Soybeans also saw bullish news in the August WASDE report. Both planted and harvested acres were revised down by half a million acres from last month’s projections. Soybean yields were also revised down by 1.9 bu/acre to 42.6 bu/acre. The yield estimate was more than a bushel below what many analysts were expecting. The lower acres and yields for soybeans add up to a 165 million bushel decrease in the soybean supply compared to last month, significantly lower than expected. Exports were revised down 65 million bushels and crush was revised down 20 million bushels resulting in ending stocks of 220 million bushels. The ending stocks are 75 million bushels lower than last month’s estimate and 42 million bushels lower than expected. The bullish report has given soybean markets a significant boost today with September soybeans finishing up 38 cents/bu on the day. Continue reading “August Supply and Demand Report Recap”

Crop Market Update: Week Ending Jul 12, 2013

Warm, dry conditions in the Corn Belt along with Thursday’s WASDE report have been the biggest market drivers this week. Corn production was revised lower in the July WASDE report on lower expected harvested acres; however ending stocks were revised up 10 million bushels from last month’s estimate to 1.87 billion bushels. Nearby September corn futures were down sharply on the day but 20 cents higher on the week. The U.S. and Mississippi corn crops both look good at this point, with 68% of the U.S. crop and 66% of the Mississippi crop rated good or excellent, but hot, dry weather is expected over the next week in parts of the Corn Belt at the same time a significant portion of the corn crop in the area is expected to begin silking. Soybean ending stocks were estimated at 295 million bushels in the latest WASDE report, about 25 million bushels more than expected. Soybean conditions are looking great in Mississippi as well as across the country with 74% of the Mississippi crop rated good or excellent and 77% of the U.S. crop in the same category. August soybean futures closed down sharply on Friday, but were 16 cents higher on the week. While the USDA has been positive about the outlook of both the corn and soybean crop, the market seems to still have a weather premium in response to the planting delays earlier this spring. While the warm, dry week ahead could impact corn yields, soybeans should not be impacted much for at least another couple of weeks, bringing plenty of opportunity for rain showers to pass through. The winter wheat crop continues to look better than expected with the USDA boosting expected yields by 1.6 bu/acre over last month. However, ending stocks were revised 83 million bushels lower, mostly as a result of increased export sales. acreage is reported as 2% higher than the previous estimate as well. September wheat futures closed 21 cents higher on the week.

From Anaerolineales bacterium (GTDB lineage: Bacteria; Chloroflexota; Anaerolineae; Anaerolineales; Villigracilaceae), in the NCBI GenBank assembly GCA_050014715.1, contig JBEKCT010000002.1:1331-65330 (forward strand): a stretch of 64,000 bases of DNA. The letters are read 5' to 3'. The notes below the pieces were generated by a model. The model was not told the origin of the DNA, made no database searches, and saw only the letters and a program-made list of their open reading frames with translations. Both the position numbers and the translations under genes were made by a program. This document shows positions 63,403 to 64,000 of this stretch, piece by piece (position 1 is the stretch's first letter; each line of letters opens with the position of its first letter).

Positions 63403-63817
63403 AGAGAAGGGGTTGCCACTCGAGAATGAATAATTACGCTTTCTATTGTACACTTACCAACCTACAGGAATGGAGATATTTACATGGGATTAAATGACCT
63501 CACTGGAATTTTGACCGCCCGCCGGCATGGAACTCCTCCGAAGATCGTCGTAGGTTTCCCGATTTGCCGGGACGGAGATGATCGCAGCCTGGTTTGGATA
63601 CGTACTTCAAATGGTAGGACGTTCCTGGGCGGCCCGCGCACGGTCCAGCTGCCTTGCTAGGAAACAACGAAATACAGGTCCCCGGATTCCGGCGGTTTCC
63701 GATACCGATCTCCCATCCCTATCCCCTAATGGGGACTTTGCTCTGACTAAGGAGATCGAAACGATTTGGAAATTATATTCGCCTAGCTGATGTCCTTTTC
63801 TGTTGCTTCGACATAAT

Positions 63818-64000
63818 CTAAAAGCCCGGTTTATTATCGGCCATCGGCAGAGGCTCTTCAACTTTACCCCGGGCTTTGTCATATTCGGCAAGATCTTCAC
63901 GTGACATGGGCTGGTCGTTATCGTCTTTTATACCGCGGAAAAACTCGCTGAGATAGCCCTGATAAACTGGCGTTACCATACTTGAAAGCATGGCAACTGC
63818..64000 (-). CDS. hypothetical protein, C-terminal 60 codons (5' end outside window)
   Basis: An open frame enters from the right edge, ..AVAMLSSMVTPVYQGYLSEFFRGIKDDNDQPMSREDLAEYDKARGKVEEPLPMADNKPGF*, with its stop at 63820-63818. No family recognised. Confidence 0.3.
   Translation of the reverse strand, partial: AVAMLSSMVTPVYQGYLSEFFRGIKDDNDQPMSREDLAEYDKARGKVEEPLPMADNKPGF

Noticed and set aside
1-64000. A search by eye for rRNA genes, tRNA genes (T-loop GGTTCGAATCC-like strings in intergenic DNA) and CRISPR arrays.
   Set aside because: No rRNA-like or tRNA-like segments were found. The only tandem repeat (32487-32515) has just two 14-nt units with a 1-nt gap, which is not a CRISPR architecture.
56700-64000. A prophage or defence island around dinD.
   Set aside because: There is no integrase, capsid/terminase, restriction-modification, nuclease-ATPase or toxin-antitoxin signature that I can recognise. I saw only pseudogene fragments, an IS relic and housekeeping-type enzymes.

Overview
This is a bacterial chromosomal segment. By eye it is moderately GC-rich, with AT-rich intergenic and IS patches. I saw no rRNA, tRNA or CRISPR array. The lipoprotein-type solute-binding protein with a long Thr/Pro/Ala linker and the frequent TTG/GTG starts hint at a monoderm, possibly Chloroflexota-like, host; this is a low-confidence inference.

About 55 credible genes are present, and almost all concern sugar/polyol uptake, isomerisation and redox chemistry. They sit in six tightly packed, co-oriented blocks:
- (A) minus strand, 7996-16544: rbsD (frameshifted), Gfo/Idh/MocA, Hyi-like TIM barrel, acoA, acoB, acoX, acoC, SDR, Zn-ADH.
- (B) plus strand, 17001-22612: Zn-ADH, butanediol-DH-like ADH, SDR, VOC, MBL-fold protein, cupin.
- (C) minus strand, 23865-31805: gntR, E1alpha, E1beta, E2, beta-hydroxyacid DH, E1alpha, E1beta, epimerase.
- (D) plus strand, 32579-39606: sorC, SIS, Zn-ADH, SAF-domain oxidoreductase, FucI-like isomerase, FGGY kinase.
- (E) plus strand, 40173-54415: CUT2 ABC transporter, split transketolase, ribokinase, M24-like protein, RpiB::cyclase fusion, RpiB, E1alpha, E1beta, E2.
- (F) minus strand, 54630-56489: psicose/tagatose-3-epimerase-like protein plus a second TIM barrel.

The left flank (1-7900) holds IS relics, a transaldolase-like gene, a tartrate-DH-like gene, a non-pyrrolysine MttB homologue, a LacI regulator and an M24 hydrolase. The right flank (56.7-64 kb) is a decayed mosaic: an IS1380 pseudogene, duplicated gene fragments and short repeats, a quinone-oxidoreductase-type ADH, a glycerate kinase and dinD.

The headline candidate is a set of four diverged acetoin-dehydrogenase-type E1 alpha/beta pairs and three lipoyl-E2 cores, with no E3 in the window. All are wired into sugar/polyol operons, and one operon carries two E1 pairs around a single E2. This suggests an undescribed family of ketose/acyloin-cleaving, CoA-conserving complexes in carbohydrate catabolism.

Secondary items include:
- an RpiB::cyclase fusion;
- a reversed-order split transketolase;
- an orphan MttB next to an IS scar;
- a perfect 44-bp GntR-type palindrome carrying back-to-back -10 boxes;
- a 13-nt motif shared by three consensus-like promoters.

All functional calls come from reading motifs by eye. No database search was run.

Small Grains Prices ($/bu except were noted)

July 5, 2013

July 12, 2013


Nearby Corn Futures




Mississippi Corn*




Nearby Soybeans Futures




Mississippi Soybeans*




Nearby Chicago Wheat Futures




Mississippi Wheat*




Sep Rough Rice Futures ($/cwt)




*Mississippi prices are average July 11, 2013 prices from Greeneville, Belzoni, Greenwood, and Indianola.

U.S. Cotton ending stocks for the upcoming year were projected at 2.90 million bales yesterday (Jul 11) by USDA. Production was unchanged from last month despite a decrease in projected harvested acres as yield was raised. Lackluster exports continue to be a drag on the price, but a few days of a weaker U.S. currency (on Mon, Wed, and Thu) did attempt to provide support.

Cotton Prices (cents/pound)

June 21, 2013

July 12, 2013


Oct Cotton Futures




Dec Cotton Futures




South Delta Cotton Quote




Note: Futures prices are from ICE and cash quote is from USDA, AMS

July Supply/Demand Estimates Recap